On April 5, 2012, the Jumpstart Our Business Startups Act (the "JOBS Act") was enacted. The stated objective for the JOBS Act is to improve access to the public capital markets for startup and emerging companies and thus increase job creation and economic growth in the United States.
Title II of the JOBS Act ("Title II") mandated the Securities and Exchange Commission (the "Commission") to amend applicable rules within 90 days of its enactment (i.e., July 5, 2012) in order to eliminate the prohibitions against general solicitation or general advertising (collectively, "General Solicitation") in Rule 506 of Regulation D ("Rule 506") under the Securities Act of 1933, as amended (the "Securities Act"),and under Rule 144A under the Securities Act ("Rule 144A"). These changes are intended to allow issuers to advertise broadly when conducting private placements and thus enable them directly to reach a greater number of potential investors at lower costs without an intermediary, subject to certain requirements.
In August 2012, the Commission proposed a new Rule 506(c) and an amendment to Rule 144A to implement Title II. During an open meeting on July 10, 2013, the Commission issued two releases (33-9414 (bad actor) and 33-9415 (Rule 506, Rule 144A and Form D)) which adopted new rules (collectively, the "Adopted Rules") that:
create new Rule 506(c) which does not prohibit General Solicitation for offers and sales of securities that otherwise comply with Rule 506, provided that all purchasers of the securities are "accredited investors" and the issuer takes "reasonable steps to verify" that the purchasers are "accredited investors";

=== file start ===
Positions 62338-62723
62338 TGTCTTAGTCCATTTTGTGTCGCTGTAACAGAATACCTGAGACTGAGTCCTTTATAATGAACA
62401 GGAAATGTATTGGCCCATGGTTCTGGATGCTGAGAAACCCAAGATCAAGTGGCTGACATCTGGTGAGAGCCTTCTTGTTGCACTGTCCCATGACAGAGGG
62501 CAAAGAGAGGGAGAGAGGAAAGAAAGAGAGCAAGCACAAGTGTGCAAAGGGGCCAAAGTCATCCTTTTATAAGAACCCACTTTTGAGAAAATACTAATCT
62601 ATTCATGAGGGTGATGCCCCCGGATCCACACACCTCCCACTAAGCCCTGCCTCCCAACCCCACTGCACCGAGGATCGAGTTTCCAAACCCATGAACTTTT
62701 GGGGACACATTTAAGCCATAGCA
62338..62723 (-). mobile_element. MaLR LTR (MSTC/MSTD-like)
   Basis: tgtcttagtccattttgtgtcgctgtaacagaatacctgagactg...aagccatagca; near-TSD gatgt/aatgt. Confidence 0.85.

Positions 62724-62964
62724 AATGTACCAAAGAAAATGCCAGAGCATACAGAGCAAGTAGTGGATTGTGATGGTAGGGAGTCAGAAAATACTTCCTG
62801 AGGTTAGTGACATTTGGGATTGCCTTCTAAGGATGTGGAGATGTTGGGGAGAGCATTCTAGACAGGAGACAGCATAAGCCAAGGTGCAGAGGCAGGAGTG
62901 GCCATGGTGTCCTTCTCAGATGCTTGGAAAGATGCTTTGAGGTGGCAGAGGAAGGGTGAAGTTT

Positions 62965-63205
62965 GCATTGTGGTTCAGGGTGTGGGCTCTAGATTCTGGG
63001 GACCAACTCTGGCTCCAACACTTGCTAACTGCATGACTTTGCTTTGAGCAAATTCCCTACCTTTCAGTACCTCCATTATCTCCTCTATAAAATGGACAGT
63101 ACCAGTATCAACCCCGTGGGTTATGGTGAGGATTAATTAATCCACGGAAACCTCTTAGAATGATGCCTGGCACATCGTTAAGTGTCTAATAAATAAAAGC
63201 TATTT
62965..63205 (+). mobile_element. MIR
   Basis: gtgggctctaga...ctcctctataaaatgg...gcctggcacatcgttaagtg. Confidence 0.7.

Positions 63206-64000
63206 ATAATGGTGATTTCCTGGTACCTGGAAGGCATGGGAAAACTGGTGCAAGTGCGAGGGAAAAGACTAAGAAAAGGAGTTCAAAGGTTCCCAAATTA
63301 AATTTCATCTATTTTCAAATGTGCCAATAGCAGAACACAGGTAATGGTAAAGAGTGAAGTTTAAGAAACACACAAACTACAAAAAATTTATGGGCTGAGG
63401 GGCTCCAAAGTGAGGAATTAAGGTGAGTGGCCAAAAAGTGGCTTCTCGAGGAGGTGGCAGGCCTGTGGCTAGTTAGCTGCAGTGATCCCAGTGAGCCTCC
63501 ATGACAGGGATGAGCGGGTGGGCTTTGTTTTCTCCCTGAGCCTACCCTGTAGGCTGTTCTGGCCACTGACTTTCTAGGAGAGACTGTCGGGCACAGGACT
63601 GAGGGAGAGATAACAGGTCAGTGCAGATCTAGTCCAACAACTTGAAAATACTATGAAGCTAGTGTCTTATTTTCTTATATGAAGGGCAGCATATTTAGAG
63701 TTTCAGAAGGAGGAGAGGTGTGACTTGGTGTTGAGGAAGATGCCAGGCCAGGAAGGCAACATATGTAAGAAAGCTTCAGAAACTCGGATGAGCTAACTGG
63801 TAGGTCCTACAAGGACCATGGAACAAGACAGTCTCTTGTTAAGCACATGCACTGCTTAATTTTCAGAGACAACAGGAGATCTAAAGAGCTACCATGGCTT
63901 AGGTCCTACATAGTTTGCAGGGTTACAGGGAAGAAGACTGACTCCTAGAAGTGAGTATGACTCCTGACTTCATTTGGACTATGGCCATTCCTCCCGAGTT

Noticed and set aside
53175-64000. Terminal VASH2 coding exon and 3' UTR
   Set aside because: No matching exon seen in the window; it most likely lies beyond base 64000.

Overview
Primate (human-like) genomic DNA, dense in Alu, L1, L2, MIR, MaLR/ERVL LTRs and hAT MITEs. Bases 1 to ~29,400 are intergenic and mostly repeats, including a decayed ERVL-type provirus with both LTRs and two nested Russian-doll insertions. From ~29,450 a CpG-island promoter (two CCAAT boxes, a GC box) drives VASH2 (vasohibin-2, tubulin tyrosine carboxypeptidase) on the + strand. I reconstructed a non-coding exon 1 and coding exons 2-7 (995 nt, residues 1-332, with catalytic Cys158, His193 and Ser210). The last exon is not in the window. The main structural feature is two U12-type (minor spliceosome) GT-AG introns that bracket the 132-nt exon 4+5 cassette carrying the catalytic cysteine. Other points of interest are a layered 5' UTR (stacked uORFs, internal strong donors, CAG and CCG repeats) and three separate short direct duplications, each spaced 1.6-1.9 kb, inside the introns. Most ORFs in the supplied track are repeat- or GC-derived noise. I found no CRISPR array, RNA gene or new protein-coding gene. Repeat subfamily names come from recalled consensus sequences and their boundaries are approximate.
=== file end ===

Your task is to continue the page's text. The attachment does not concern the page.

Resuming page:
provide a list of four non-exclusive methods that are deemed to satisfy the verification requirement in Rule 506(c) for investors that are natural persons;
amend Form D to add a check box to indicate whether an offering is being conducted pursuant to new Rule 506(c);
amend Rule 144A to allow securities resold pursuant to Rule 144A to be offered to persons other than "qualified institutional buyers" ("QIBs"), including by way of General Solicitation, provided that the securities are sold only to persons that the seller (or any person acting on behalf of the seller) "reasonably believes" are QIBs; and
create new Rule 506(d) which makes unavailable any Rule 506 exemption for a sale of securities if certain entities or persons related to the issuer and other offering participants meet the "bad actor" definition set forth in new Rule 506(d) – such definition including certain criminal convictions, court injunctions, regulatory bars and restraining orders.